Help Your Pet Before It’s Too Late
Signs of Heat Stroke in Pets
With record temperatures heating up Scarsdale and White Plains, the dog days of summer are definitely upon us here in all of Westchester County. At our animal hospital in Scarsdale, our veterinarians are concerned there will be an increase in heat stroke victims. Fortunately, many pet owners recognize the warning signs of heat stroke, and will help their pets get the life-saving treatment they need before it is too late. If your pet were suffering from heat stroke, would you know what to do? Follow these tips to recognize the warning signs – and know when to seek urgent care.
Heat Stroke Warning Signs: When to Visit a Scarsdale Veterinarian
1: Know the warning signs of heat stroke. These include excessive panting, bright red gums or tongue, and a dry or sticky tongue. Even limited physical activity on a hot day can cause your pet to overheat and become dehydrated. If possible, avoid activity during the heat of the day. Skip the midday run with your dog and instead walk your pet in the early morning and evening.
2: Help your overheated pet safely cool off. If your pet is overheated, he or she will need help cooling off. Pets cannot sweat; they can only release heat by panting or through the pads on their feet. You can help your pet stay cool by wiping him down with a cool towel or offering him an ice cube to lick. Never shock your pet with an ice bath or freezing water. Frigid water restricts blood flow, which slows the cooling process.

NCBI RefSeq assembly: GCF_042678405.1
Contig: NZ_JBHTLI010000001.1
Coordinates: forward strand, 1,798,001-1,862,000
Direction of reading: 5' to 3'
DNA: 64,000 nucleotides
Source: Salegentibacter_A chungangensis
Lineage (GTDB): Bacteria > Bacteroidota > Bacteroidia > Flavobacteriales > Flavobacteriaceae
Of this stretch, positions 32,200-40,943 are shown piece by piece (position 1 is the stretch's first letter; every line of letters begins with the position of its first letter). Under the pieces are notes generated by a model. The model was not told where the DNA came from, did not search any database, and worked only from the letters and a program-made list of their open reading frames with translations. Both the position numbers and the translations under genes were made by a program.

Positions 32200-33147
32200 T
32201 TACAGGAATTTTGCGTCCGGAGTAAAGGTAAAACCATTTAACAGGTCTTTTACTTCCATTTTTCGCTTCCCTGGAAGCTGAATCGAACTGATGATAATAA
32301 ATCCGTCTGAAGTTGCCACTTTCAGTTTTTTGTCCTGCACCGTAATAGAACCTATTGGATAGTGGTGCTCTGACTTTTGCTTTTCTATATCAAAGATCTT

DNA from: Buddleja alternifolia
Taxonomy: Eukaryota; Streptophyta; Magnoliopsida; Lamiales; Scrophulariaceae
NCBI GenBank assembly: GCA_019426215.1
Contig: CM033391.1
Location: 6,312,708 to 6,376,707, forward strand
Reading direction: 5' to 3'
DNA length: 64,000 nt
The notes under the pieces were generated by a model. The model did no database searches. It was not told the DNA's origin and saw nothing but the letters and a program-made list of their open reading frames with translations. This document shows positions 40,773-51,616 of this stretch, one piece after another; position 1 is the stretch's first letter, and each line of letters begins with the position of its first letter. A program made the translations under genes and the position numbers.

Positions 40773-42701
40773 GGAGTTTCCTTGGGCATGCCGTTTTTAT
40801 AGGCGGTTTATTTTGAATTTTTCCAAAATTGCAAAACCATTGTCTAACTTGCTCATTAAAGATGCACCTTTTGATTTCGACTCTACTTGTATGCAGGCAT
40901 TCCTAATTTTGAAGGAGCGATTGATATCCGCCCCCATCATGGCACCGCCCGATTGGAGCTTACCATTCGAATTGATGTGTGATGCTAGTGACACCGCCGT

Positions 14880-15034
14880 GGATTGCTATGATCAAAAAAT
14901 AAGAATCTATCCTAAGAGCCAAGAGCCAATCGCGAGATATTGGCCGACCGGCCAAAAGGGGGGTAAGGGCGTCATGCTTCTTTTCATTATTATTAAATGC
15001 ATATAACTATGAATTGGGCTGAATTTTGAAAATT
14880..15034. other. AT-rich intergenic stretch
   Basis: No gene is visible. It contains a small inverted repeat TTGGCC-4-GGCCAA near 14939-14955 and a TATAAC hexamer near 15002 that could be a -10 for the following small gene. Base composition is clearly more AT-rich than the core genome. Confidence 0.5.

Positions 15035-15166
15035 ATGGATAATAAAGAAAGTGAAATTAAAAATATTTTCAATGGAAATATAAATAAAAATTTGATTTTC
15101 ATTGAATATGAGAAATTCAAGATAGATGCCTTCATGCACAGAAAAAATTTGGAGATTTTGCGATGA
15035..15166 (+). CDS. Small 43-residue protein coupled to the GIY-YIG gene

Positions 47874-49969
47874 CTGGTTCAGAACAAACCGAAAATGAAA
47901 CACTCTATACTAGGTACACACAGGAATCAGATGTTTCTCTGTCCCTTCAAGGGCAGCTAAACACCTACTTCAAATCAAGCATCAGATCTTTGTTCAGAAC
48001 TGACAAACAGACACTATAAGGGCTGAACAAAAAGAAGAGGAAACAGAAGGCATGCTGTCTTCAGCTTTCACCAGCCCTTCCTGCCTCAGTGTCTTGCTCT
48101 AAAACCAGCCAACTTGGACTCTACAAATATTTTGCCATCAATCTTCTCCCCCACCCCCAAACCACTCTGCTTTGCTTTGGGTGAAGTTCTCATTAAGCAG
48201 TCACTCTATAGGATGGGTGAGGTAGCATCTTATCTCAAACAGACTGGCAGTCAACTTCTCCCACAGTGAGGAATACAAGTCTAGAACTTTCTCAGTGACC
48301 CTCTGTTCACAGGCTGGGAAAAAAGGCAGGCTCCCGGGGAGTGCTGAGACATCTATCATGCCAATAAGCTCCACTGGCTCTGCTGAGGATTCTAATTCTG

3: Know when to seek emergency care. With prompt intervention, you can help your pet cool off and avert a veterinary emergency. In some cases, however, your pet will need urgent care from us in Scarsdale or after hours at the Veterinary Emergency Group in White Plains. Tremors, vomiting, diarrhea, staggering, seizures and coma are signs that your pet needs emergency care.
Reduce your pet’s risk for heat stroke by always providing plenty of water, avoiding midday exercise, keeping your pet inside with air conditioning, and never leaving your pet in a parked car.
How do you keep your pet cool in the summer heat?